Phone: drop dead emergencies/I simply must talk to you/almost always preceded by an email
posted by A Terrible Llama at 7:11 PM on August 13, 2015


For context: I work at a startup-ish tech company. I am a software engineer. I'm an older millennial.

I highly prefer Slack/instant message for ad-hoc requests and questions. Slack is discreet. I can monitor it with half my attention and still be on top of urgent requests. There's a written record to reference for purposes of documentation and demonstration. People are much more casual (and funny) because it's a lot more like a conversation. There are a lot of cute emoji that give me the warm fuzzies (I don't have an Android phone, so no adorable gumdrop shaped faces for me unless I'm chatting on Slack. Ahhhhhh.). I love Slack.

Email is, to my mind, for formal announcements that aren't time sensitive (company news, major feature release, upcoming birthday celebration, new baby, technology X study group) and long form missives (someone mulling over a new architectural approach, a thoughtful farewell). Email demands more of my attention and care than chat does, so I check it less often and respond more slowly.

I'm okay with people dropping by now and then, but I can and have told people to stick to email/chat when I'm too busy to deal with in-person interruptions. Unannounced drop-ins are very disruptive to my workflow because they jolt me out of a non-verbal state of mind into one where I have to process facial expressions, emote, and remember personal context. I know this makes me sound like a robot but it's not easy to shift from one headspace to the other without any warning. It's like waking up from a dream. I am usually happy to meet up in person if people send me a direct message first as it gives me a much gentler transition from one state to the next.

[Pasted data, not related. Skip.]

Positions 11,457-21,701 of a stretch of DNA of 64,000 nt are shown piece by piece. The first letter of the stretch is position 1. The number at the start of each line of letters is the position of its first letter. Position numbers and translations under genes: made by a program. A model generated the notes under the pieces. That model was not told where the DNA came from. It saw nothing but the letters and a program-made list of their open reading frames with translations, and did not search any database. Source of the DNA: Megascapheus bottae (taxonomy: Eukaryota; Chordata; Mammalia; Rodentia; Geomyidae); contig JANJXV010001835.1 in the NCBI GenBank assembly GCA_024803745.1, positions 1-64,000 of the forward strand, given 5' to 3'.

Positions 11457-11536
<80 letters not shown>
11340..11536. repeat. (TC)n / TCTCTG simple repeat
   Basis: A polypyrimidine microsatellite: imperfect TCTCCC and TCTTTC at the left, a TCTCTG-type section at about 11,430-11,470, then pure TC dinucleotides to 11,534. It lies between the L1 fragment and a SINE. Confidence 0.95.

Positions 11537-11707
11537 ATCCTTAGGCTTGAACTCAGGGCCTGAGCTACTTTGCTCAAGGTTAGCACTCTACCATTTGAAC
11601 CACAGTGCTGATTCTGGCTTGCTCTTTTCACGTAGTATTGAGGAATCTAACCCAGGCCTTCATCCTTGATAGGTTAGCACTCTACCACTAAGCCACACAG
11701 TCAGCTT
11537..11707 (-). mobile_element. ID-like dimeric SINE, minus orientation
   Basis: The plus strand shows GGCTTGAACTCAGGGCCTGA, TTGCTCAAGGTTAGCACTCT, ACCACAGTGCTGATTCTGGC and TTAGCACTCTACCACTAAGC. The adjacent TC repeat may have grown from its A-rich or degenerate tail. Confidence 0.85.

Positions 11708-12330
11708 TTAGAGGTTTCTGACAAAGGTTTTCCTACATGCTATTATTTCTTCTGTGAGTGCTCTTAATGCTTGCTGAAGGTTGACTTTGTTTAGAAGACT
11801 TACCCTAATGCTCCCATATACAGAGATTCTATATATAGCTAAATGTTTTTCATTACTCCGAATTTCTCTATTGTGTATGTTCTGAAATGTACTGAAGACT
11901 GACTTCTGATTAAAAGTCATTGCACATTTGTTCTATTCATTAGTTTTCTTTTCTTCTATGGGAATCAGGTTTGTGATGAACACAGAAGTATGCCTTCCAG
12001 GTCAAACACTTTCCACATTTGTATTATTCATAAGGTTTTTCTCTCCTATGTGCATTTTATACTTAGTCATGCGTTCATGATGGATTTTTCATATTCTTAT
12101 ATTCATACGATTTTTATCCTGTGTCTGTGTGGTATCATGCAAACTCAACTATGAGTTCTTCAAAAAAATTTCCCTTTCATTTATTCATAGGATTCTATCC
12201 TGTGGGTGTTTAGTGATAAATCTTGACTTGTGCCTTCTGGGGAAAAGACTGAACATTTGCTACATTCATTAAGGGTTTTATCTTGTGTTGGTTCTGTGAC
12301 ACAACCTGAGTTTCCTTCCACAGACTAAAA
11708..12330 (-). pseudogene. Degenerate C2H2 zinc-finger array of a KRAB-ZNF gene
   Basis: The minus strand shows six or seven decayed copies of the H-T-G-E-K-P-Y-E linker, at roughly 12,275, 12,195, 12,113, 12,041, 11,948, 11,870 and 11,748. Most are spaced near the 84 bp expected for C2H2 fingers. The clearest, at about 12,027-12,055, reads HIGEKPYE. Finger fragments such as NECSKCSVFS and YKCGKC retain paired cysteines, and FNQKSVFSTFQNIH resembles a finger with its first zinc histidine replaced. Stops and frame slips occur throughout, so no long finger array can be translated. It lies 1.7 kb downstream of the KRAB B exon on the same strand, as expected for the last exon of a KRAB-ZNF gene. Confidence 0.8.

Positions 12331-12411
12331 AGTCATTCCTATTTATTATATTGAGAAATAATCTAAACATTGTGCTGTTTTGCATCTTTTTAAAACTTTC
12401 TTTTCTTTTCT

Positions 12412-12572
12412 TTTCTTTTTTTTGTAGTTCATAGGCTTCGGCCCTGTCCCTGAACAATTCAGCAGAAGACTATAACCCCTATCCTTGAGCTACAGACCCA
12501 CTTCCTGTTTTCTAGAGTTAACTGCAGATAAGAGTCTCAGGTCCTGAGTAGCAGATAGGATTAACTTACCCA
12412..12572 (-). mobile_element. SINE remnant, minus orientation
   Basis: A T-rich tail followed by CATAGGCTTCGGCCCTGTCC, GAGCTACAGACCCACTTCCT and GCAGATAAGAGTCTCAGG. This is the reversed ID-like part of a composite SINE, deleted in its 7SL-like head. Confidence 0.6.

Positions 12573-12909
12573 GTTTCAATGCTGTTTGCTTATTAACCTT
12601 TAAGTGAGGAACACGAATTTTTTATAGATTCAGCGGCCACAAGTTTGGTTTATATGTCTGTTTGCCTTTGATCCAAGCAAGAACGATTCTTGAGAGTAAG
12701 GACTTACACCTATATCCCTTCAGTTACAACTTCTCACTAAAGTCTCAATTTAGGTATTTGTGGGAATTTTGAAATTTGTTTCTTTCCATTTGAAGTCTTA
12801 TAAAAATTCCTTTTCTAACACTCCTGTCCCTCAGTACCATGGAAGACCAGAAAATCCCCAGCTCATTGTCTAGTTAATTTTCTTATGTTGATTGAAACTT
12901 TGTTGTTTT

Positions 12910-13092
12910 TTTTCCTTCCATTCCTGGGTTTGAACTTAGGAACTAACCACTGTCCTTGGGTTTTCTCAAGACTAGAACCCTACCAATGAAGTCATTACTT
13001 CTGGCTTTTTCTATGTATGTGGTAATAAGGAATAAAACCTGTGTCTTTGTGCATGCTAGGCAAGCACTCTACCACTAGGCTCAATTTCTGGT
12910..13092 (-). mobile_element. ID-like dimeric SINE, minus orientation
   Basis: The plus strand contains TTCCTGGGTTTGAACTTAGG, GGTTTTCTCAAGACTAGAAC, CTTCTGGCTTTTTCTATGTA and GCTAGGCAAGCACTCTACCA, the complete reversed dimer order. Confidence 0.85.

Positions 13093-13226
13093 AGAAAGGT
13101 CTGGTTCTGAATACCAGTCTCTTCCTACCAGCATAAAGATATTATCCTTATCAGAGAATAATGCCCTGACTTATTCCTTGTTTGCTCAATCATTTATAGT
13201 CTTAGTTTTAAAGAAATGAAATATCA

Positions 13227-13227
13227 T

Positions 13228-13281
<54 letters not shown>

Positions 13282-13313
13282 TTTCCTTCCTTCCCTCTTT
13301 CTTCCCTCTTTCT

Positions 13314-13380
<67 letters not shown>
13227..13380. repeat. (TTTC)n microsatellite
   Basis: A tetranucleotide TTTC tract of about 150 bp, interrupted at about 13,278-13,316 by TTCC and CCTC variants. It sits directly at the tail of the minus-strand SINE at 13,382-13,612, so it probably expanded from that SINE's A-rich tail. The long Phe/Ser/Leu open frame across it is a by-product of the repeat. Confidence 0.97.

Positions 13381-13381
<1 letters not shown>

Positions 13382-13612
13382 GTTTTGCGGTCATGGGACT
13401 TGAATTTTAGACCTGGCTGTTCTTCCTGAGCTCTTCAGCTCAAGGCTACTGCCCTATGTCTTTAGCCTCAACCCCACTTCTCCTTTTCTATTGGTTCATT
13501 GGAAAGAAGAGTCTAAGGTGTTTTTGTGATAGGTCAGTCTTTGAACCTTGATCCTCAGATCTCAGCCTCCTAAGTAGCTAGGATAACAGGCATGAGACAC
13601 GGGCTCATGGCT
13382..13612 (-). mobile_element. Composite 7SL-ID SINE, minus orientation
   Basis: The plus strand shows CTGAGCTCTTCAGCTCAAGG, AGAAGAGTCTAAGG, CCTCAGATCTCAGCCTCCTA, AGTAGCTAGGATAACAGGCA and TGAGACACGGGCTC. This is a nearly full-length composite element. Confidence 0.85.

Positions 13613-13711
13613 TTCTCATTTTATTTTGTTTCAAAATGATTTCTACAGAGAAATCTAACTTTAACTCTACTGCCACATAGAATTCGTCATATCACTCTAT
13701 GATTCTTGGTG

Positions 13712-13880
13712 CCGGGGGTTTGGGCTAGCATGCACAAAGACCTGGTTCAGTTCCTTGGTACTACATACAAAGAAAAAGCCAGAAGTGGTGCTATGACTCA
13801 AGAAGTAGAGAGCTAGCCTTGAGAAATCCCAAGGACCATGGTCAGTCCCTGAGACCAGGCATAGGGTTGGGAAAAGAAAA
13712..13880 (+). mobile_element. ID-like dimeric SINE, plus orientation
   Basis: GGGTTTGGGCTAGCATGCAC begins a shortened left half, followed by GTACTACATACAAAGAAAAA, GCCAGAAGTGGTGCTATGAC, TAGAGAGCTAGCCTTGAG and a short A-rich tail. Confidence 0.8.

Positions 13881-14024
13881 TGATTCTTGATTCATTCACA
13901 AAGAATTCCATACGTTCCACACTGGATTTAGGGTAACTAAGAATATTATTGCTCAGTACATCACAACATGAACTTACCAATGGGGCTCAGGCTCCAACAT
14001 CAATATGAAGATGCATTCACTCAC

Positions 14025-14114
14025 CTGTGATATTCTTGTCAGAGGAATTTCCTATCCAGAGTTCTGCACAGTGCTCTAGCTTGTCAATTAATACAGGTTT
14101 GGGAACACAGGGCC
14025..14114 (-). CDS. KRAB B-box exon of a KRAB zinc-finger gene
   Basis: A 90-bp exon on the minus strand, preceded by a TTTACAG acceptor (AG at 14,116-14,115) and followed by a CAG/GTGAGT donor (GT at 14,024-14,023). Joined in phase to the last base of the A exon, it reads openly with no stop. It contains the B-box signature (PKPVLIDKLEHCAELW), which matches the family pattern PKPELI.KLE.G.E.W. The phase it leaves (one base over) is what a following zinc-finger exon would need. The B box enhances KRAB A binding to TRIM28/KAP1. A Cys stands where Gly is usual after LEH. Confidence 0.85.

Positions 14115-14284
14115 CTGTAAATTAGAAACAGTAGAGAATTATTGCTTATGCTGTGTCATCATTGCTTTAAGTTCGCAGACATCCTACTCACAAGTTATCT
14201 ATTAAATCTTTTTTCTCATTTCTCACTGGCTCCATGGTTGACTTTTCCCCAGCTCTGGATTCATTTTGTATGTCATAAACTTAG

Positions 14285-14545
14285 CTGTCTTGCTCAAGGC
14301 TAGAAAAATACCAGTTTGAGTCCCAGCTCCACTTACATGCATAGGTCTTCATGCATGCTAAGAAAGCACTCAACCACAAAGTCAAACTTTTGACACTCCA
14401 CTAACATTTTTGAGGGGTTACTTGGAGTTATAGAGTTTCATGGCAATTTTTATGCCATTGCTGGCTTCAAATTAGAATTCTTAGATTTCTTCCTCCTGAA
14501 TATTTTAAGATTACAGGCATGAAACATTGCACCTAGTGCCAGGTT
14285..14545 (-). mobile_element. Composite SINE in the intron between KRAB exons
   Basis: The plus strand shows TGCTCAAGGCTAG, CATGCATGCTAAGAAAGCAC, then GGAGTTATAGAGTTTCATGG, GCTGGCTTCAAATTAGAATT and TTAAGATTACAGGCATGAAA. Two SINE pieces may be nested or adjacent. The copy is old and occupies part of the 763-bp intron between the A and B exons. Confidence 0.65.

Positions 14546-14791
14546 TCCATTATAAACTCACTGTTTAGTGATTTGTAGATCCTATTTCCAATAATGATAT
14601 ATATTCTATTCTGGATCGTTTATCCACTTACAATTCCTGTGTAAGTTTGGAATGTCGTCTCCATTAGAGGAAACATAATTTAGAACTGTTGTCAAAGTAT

posted by rhythm and booze at 7:12 PM on August 13, 2015 [1 favorite]


I also vastly prefer IM. Email if it's something that can wait a couple hours and probably requires complex thinking to answer. Phone only when arranged in advance. Stopping by my desk only if we were about to go into a meeting together anyway, or if the question is both urgent and complex enough that calling a meeting to hash it out right now would be sensible (Client wants a deck of 50 ways to do Y by tomorrow, what do we do?), or possibly if the answer to that question is likely to substantially change what I'm working on right now. (Is X done yet? Because they want to add in Y before the meeting if there's time.) Note that in both of those stopping-by-my-desk examples, the questioner is also providing new information.